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1B. ‘Top twenty’ Irish towns in Britain, 1851

cards for activity 2

Town: London Number Irish-born: 108,548

Town: Stockport Number Irish-born: 5,701

Town: Liverpool Number Irish-born: 83,813

Town: Preston Number Irish-born: 5,122

Town: Glasgow Number Irish-born: 59,801

Town: Bristol Number Irish-born: 4,761

Town: Manchester Number Irish-born: 52,504

Town: Sheffield Number Irish-born: 4,477

Town: Dundee Number Irish-born: 14,889

Town: Bolton Number Irish-born: 4,453

Town: Edinburgh Number Irish-born: 12,514

Town: Paisley Number Irish-born: 4,036

Town: Birmingham Number Irish-born: 9,341

Town: Sunderland Number Irish-born: 3,601

Town: Bradford Number Irish-born: 9,279

Town: Wolverhampton Number Irish-born: 3,491

Town: Leeds Number Irish-born: 8,466

Town: Merthyr Tydfil Number Irish-born: 3,051

Town: Newcastle Number Irish-born: 7,124

Town: Hull Number Irish-born: 2,983

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Outline map of Britain showing top 20 Irish towns, 1851 Enlarge to A3 format

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1C. ‘Top twenty’ Irish towns in Britain, 1851

for reference

Town London Liverpool Glasgow Manchester Dundee Edinburgh Birmingham Bradford Leeds Newcastle Stockport Preston Bristol Sheffield Bolton Paisley Sunderland Wolverhampton Merthyr Tydfil Hull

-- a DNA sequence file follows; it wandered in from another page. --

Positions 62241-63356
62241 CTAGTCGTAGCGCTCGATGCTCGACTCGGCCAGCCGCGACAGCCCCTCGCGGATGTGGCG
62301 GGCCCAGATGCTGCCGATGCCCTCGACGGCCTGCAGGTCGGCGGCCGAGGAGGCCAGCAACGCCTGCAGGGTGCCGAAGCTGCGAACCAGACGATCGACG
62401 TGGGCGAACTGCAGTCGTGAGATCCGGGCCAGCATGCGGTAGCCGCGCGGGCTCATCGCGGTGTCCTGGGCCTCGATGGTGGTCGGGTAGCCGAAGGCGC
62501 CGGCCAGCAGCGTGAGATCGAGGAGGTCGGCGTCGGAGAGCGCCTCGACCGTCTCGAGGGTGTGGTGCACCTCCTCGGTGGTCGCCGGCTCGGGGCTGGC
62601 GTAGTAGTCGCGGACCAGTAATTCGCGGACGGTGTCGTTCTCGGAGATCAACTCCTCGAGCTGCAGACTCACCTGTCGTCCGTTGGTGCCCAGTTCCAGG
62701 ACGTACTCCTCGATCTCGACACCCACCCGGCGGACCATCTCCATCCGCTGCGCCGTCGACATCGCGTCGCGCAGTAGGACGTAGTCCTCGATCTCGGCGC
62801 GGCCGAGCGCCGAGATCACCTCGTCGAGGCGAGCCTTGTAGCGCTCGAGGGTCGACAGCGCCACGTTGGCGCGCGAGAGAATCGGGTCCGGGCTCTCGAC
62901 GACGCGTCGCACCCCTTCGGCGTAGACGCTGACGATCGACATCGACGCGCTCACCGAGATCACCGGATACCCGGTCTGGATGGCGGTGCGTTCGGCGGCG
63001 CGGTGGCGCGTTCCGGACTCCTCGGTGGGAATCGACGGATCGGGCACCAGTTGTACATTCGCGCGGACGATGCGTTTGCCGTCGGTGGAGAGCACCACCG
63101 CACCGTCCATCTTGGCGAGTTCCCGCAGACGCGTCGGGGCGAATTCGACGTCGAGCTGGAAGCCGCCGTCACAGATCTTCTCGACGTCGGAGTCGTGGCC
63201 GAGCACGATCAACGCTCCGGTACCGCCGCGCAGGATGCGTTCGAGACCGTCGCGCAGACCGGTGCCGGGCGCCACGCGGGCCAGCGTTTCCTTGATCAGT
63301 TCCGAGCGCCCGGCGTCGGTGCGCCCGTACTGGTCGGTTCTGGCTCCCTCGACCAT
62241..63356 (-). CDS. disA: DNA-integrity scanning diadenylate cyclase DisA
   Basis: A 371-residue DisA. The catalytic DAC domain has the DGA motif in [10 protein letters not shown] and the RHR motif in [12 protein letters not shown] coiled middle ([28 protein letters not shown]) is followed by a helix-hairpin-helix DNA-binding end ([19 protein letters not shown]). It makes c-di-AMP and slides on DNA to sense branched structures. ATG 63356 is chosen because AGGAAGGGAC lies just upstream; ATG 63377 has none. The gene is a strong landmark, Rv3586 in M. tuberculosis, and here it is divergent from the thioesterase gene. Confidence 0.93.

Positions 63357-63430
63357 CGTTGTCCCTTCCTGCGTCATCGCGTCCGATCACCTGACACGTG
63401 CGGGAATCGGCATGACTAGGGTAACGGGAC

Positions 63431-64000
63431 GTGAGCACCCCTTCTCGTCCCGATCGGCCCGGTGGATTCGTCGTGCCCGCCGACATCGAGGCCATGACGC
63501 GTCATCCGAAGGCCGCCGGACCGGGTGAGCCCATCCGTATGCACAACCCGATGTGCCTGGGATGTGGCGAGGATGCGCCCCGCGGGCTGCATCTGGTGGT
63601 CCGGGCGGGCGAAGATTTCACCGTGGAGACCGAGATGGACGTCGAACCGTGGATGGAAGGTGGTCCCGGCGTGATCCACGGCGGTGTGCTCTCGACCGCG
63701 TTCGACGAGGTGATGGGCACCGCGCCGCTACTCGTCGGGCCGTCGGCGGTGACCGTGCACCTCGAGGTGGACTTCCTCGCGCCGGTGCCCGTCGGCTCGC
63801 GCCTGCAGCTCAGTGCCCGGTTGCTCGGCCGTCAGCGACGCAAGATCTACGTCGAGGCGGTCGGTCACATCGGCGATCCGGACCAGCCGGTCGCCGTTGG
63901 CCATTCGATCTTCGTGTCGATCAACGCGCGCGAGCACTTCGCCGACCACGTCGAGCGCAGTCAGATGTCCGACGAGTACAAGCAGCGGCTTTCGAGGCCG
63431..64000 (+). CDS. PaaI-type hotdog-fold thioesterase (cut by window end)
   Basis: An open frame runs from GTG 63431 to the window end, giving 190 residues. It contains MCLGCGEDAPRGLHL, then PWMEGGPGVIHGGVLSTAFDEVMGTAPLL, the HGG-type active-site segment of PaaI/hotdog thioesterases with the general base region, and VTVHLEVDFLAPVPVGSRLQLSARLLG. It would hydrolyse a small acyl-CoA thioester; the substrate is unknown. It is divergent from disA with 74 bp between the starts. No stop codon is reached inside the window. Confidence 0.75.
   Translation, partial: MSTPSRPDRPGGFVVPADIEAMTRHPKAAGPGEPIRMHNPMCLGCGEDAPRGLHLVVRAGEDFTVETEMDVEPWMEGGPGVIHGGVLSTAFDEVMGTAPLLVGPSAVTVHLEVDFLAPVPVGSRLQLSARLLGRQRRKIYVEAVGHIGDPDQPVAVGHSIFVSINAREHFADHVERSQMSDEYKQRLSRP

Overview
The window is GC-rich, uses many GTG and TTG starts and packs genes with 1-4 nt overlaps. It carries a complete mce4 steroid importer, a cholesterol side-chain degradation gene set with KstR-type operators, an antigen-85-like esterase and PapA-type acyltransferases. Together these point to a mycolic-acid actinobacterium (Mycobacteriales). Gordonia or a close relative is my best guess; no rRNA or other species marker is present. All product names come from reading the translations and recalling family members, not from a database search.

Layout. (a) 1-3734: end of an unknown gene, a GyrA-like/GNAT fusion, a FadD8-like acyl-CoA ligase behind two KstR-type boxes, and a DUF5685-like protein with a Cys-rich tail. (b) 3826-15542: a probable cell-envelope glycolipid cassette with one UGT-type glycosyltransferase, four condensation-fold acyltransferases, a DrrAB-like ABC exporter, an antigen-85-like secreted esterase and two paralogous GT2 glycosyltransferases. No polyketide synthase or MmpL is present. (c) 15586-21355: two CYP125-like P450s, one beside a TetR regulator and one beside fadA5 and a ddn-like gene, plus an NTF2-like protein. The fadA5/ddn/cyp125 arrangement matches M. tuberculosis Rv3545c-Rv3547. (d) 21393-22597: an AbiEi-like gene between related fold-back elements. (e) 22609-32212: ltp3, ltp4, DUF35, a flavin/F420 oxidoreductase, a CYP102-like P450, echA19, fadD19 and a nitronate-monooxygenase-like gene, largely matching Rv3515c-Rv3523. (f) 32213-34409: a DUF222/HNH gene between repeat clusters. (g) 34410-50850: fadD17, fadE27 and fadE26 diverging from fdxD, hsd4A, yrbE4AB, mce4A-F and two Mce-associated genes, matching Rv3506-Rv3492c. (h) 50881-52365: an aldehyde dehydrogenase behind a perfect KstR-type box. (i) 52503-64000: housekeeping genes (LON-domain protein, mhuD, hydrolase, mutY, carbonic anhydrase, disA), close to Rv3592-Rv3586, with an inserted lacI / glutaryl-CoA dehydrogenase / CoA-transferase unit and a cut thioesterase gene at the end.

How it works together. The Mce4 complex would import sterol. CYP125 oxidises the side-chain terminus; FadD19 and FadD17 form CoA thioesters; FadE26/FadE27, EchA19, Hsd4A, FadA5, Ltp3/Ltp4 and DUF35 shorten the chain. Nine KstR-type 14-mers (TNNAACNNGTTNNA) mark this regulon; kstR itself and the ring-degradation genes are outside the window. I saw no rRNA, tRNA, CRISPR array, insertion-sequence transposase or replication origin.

Number Irish-born 108,548 83,813 59,801 52,504 14,889 12,514 9,341 9,279 8,466 7,124 5,701 5,122 4,761 4,477 4,453 4,036 3,601 3,491 3,051 2,983

As % total 4.6 22.3 18.2 13.1 18.9 6.5 4.0 8.9 4.9 8.1 10.6 7.4 3.5 3.3 7.3 12.7 5.5 7 11.3 3.5

From C. Pooley, ‘Segregation or Integration? The Residential Experience of the Irish in Mid-Victorian Britain’ in R. Swift and S. Gilley (eds.), The Irish in Britain, 1815-1939, 66-7

Illustrations 2 & 3. Irish in British cities 2. (Left): Sandgate Market (also known as Paddy’s Market), Newcastle Ralph Heldley, Laing Art Gallery, Newcastle 3. (Right): Houses of Irish navvies working on the Manchester Ship canal
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2A. A London priest

Henry Mayhew, London Labour and the London Poor (1861)

Everywhere the people ran out to meet him. He had just returned to them, I found, and the news spread round, and women crowded to their doorsteps, and came creeping up from the cellars through the trap-doors, merely to curtsey to him. One old crone, as he passed, cried ‘You’re a good father, Heaven comfort you’, and the boys playing about stood still to watch him. A lad, in a man’s tail coat and a shirt-collar that nearly covered in his head - like the paper round a bouquet was fortunate enough to be noticed, and his eyes sparkled, as he touched his hair at each work he spoke in answer....He called them all by their names, and asked after their families, and once or twice the ‘father’ was taken aside and held by the button while some point that required his advice was whispered in his ear. A Roman Catholic priest, 1902
2B. Church attendance in Liverpool (on a Sunday in 1853)

Denomination Church of England Dissenters (Methodists, Baptists, etc.) Roman Catholic

No. of seats in churches 63,760 54,594 15,300

Average attendance 35,526 28,843 43,380

2C. Preparation for a Roman Catholic procession in Rook Street, Poplar c. 1912

Illustration 4. Irish immigrants attachment to their Church reflected practices back home in Ireland Station Mass in a Connemara Cottage, 1888.
Aloysius O’Kelly, Hugh Lane Municipal Gallery of Modern Art